Chown Pella Loft Condos
Guide to Chown Pella Loft Condos for Sale
Pearl District lofts are unique. Each has its own character. When you look at the Chown Pella Building, you might wonder a few specific things: first, why is it two different heights, and, second, who, or what, is a Chown Pella?
Perhaps a little history is in order . . .
While it’s possible to design a space that’s half four-stories tall and half six, it would be a little odd, and it’s not what happened there. The building started at NW 13th & Glisan with just the four-story portion. Its first tenant, over 100 years ago, was the Oregon Transfer Company (OTC). The group specialized in warehousing and shipping, mainly through the nearby North Bank Railway Terminal at NW 11th & Hoyt.
Business boomed, and almost immediately the six-story portion was added to meet demands, and ever since the uneven structures have operated together. Its developers were the city fathers: Ben Holladay, George Weidler, and William Halsey. Recognize the names?
The OTC remained in the building for decades, housing the products of Coca Cola, Wrigley, and Ponds. In 1979 the OTC outgrew the space, though, and a new tenant arrived: Chown Company.
The Chown Company had been in Portland since 1879. A family owned business, the hardware store opened at SW 1st & Main, later moved to 4th & Alder, and then to NW 16th & Flanders, where it still operates. Through the years the business sold hunting and fishing licenses, assembled crystal radio sets, and offered Portland its first electric washing machines.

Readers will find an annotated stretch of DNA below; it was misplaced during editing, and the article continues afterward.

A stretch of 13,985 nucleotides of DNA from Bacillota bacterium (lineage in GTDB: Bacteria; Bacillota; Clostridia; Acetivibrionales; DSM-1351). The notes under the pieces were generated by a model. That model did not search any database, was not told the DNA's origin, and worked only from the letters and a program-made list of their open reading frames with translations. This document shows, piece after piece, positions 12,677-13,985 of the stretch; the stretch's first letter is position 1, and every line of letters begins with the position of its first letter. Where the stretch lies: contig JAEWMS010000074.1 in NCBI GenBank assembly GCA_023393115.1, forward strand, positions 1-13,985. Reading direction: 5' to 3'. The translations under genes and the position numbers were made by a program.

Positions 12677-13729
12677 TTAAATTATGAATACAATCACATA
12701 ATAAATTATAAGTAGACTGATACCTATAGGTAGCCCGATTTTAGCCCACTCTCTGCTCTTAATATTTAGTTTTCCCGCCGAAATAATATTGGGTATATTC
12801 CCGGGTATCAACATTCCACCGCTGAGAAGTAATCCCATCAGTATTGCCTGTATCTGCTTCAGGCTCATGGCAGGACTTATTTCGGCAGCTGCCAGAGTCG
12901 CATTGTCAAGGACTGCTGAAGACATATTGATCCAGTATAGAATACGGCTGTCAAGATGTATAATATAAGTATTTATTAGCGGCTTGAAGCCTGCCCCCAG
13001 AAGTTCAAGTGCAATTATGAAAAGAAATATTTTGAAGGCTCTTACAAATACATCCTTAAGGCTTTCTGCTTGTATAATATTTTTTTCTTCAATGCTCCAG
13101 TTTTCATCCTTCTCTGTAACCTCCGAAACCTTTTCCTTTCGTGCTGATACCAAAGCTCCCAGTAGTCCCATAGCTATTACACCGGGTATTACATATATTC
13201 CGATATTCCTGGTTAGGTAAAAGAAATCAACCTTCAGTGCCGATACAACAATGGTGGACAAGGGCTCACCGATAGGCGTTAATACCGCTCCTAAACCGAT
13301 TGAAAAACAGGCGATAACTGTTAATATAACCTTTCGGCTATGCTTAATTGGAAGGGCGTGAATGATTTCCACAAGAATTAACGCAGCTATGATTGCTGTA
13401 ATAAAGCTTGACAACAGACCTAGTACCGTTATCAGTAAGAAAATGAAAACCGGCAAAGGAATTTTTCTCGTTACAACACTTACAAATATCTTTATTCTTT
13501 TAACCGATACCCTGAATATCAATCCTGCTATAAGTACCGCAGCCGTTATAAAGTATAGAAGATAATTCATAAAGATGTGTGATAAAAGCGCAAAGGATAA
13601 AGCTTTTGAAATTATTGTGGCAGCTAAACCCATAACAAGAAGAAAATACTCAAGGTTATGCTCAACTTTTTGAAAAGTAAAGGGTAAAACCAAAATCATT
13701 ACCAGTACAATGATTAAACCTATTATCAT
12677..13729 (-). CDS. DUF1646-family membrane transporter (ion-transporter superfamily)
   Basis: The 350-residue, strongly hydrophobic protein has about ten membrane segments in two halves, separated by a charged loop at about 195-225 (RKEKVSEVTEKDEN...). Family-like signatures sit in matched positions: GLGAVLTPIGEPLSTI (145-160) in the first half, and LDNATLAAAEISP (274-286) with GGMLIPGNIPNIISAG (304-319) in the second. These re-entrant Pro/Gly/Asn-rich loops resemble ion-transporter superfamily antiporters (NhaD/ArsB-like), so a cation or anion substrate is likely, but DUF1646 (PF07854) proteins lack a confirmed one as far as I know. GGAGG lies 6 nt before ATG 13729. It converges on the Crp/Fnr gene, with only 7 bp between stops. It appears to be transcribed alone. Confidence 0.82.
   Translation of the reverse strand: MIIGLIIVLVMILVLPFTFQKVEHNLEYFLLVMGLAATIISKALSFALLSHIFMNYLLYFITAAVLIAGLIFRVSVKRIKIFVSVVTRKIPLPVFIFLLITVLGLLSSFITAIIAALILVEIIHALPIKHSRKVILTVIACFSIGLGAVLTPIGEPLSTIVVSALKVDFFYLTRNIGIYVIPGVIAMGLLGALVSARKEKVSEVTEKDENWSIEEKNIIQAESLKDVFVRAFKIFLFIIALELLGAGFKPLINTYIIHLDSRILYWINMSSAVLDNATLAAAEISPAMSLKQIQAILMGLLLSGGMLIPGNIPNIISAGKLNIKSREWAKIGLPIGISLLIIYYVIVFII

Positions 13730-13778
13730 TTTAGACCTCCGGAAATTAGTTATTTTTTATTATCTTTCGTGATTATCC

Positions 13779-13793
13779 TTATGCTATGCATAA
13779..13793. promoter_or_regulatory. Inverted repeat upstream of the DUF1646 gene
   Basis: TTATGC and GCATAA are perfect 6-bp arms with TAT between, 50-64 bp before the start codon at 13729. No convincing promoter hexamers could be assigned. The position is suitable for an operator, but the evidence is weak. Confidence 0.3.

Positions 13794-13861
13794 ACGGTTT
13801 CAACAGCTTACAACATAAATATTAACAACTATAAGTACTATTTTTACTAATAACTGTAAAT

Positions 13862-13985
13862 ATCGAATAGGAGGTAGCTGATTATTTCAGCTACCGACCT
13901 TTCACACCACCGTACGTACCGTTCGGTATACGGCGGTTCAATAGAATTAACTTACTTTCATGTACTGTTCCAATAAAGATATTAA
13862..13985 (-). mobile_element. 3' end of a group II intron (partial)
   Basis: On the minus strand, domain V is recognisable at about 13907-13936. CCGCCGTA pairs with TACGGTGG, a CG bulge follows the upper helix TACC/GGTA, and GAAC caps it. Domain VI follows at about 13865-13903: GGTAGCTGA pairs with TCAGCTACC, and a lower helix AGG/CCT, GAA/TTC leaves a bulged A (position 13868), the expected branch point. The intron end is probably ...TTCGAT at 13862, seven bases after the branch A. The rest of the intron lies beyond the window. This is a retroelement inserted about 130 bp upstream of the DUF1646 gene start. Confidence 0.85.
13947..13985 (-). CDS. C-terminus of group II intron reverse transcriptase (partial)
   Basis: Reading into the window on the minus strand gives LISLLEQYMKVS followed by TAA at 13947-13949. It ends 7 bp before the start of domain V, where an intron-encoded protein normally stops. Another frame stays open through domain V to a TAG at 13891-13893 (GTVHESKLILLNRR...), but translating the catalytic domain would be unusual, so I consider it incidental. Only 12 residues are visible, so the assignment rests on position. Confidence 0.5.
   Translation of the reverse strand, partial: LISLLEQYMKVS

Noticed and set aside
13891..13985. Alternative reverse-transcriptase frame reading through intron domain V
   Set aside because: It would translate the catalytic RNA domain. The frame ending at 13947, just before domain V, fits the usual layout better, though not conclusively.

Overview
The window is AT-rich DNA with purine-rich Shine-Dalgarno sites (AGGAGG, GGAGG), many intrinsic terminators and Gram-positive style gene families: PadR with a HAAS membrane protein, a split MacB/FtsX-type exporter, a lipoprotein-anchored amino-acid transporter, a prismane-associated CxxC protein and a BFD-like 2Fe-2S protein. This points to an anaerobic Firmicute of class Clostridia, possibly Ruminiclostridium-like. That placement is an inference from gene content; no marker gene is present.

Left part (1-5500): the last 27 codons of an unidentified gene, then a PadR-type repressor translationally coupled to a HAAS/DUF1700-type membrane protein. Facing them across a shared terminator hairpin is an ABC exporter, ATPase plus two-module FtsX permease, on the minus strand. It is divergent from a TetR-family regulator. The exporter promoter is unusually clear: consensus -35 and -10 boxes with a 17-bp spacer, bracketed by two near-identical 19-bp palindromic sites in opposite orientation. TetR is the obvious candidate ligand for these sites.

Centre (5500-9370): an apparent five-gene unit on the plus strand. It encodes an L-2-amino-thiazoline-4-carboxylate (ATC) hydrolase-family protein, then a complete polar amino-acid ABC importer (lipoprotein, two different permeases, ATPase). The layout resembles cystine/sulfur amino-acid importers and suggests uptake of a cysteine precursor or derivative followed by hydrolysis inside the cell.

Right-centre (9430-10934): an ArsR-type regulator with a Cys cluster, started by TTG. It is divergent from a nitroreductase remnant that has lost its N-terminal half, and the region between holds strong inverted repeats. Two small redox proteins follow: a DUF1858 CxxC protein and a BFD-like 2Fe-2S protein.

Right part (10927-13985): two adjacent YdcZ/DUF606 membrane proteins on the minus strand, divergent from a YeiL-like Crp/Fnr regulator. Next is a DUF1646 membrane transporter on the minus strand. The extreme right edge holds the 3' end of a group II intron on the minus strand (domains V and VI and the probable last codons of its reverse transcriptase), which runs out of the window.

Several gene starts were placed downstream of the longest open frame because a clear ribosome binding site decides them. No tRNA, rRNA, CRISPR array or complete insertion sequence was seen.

After WWII the company acquired the Pella Window franchise as well as Overhead Door. It was the window and door division that the Chown Company moved into the unique two-tiered building at 13th & Glisan. To commemorate the arrival, the giant Chown Pella sign on the façade (still seen today), was painted. The Chown Company was housed in the building until 1988. By that time the Pearl District was changing yet again, warehousing and manufacturing vanishing, and galleries and live/work spaces taking their place.
In 1996 John Carroll converted the Chown Pella into 70 classic lofts. With ceilings ranging from 10 ½ to 17 feet, endless exposed brick, and heavy wood beams, his units boast the unique flavor of a building listed on the National Historic Register. As the piece de resistance, Carroll added a rooftop garden and deck that makes a perfect “getaway” in the heart of the city.
In combining the Chown Pella’s original materials and character with the most current structural and security features, Carroll has created a timeless space for urban dwellers to savor.
Both the Oregon Transfer Co. and Chown Company still operate today. The OTC boasts over a million square feet of food grade warehouse space. The Chown Company has showrooms throughout Oregon and Washington.
Neither group mentions the Chown Pella in its website. They’re clearly looking forward, not back. But a passerby, observing the building’s odd shape and name, would likely agree that each put its mark on this Portland treasure. Though just passing through, each company left its stamp, and, in doing so, lent more than a little wonder to our city.
In a time of planned developments and McMansions, isn’t it nice when buildings can give you a sense of wonder?
Jewel, of the Pearl!